Lanes jetting technology helps cut costs in weir repair

Lanes Group engineers have cleared a blocked river culvert as part of an initiative to save tens of thousands of pounds while a weir is rebuilt.

The Environment Agency has commissioned work to carry out major repairs to the weir on the River Medway, close to Royal Tunbridge Wells, in Kent.

Main contractor Jackson Civil Engineering wanted to use a bypass culvert built into the wall of the weir. The alternative was to over-pump the water through temporary pipes, a process that would have cost an estimated £80,000.

The problem was that the culvert, 12 metres long and 750mm in diameter, had become blocked by silt, debris and tree roots.

So Jackson commissioned Lanes Group, the UK’s largest independent supplier of wastewater, utility and underground pipeline rehabilitation services, to clear the debris and clean the culvert.

Barry Glew, project manager for Jackson, said: “The Lanes team did a very good job. Access was not easy, and they responded well to some changes in procedures needed to allow the work to go ahead. They have contributed to the most cost-effective plan for completing these important works.”

Lanes engineers based at Sevenoaks, Kent, used a JHL jet vac tanker to clear the culvert. John Gilbert, south east area development manager for Lanes, said: “The pipe had significant tree-root intrusion.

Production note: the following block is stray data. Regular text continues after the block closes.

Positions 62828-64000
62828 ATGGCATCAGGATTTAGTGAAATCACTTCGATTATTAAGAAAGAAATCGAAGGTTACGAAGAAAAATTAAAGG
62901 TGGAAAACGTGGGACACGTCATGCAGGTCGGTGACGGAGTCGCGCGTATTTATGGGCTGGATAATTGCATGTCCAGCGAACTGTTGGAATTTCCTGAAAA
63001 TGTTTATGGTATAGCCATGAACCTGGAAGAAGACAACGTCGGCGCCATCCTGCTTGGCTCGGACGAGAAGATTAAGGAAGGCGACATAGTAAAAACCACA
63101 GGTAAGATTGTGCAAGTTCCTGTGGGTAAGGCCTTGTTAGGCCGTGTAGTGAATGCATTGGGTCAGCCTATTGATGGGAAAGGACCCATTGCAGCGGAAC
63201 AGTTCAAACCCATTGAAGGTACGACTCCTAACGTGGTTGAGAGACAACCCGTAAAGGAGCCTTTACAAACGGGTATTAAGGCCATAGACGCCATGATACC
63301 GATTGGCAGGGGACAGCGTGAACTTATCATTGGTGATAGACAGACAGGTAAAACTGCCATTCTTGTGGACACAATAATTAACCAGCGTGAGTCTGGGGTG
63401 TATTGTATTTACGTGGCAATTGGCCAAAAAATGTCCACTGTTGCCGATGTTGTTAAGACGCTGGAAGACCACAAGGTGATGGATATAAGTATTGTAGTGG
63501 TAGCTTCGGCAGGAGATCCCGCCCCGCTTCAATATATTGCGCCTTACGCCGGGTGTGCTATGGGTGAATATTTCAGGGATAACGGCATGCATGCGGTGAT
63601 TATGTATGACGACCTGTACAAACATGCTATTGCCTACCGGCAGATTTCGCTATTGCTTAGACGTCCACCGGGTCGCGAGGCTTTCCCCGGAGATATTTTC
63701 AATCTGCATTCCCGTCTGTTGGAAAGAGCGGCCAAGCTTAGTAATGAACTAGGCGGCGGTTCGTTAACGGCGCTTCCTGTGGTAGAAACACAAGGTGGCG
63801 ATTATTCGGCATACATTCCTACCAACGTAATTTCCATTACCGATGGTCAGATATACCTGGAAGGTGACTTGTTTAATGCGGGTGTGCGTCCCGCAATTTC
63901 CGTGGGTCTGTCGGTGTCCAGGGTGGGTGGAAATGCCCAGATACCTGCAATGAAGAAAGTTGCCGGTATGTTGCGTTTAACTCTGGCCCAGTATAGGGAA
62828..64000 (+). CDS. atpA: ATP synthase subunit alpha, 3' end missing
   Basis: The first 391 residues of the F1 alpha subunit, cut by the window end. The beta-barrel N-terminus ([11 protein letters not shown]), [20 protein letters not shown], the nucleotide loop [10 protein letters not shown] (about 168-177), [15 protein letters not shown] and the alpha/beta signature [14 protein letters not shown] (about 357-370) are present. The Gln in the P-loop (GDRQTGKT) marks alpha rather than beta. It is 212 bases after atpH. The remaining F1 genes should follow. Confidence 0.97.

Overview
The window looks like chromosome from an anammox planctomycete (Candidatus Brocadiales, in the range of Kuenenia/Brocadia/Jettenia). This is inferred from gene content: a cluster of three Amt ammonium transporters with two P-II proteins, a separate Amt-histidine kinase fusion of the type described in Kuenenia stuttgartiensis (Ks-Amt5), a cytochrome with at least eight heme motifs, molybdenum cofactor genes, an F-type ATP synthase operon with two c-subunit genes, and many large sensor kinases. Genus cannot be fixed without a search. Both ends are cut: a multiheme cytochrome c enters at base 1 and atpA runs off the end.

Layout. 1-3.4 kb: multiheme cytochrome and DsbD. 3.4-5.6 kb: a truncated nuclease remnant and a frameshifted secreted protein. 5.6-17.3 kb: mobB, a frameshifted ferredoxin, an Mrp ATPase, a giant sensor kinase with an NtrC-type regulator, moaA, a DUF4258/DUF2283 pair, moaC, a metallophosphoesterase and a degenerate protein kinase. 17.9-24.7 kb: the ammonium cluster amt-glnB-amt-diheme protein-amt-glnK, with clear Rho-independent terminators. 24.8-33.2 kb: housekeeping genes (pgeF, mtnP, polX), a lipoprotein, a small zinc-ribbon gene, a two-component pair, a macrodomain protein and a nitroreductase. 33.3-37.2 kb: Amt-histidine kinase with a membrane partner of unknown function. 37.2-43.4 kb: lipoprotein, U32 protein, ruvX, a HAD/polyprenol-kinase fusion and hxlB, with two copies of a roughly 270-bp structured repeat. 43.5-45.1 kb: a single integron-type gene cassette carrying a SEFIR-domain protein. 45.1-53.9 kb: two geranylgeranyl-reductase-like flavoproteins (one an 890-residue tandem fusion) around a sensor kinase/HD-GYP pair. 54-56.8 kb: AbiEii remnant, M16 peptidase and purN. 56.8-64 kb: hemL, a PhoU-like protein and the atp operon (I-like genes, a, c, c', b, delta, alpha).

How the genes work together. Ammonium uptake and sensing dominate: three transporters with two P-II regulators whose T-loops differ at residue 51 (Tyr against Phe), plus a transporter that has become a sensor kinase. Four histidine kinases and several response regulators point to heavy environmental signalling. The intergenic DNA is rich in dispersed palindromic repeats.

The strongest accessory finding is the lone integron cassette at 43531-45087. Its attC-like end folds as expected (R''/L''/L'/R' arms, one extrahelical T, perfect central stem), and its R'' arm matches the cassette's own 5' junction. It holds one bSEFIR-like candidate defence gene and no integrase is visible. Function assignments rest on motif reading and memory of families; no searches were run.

“However, by using a specialist root cutting jetting head and operating at full power, we were able to cut through the roots and wash out the silt and debris, both of which were then collected by the jet vac’s suction pipe.”

A camera survey, also carried out by the Lanes, confirmed that the jetting had worked well. The culvert was clean, and clear.

Significant enabling work was needed to allow the culvert cleaning operation to go ahead.

Jackson engineers first installed sheet piling in the Medway around the weir and the culvert inlet to block the water. Then, large bags filled with shingle were placed across the stream, Botany Stream, below the culvert outfall.

This allowed water to be over-pumped from the Medway into Botany Stream to keep it flowing, but prevented the water backing up towards the weir and the culvert.

Once the culvert was clear, and other exploratory work by Jackson engineers completed, a stop log in the sheet piling was pulled, allowing water to flow back over the weir, and through the culvert for the first time in a number of years.

Barry Glew, project manager for Jackson, said: “The plan now is to put a twin-wall pipe through the culvert, so it can take the full flow of the diverted water while the weir is rebuilt, preventing the need for costly over-pumping.”

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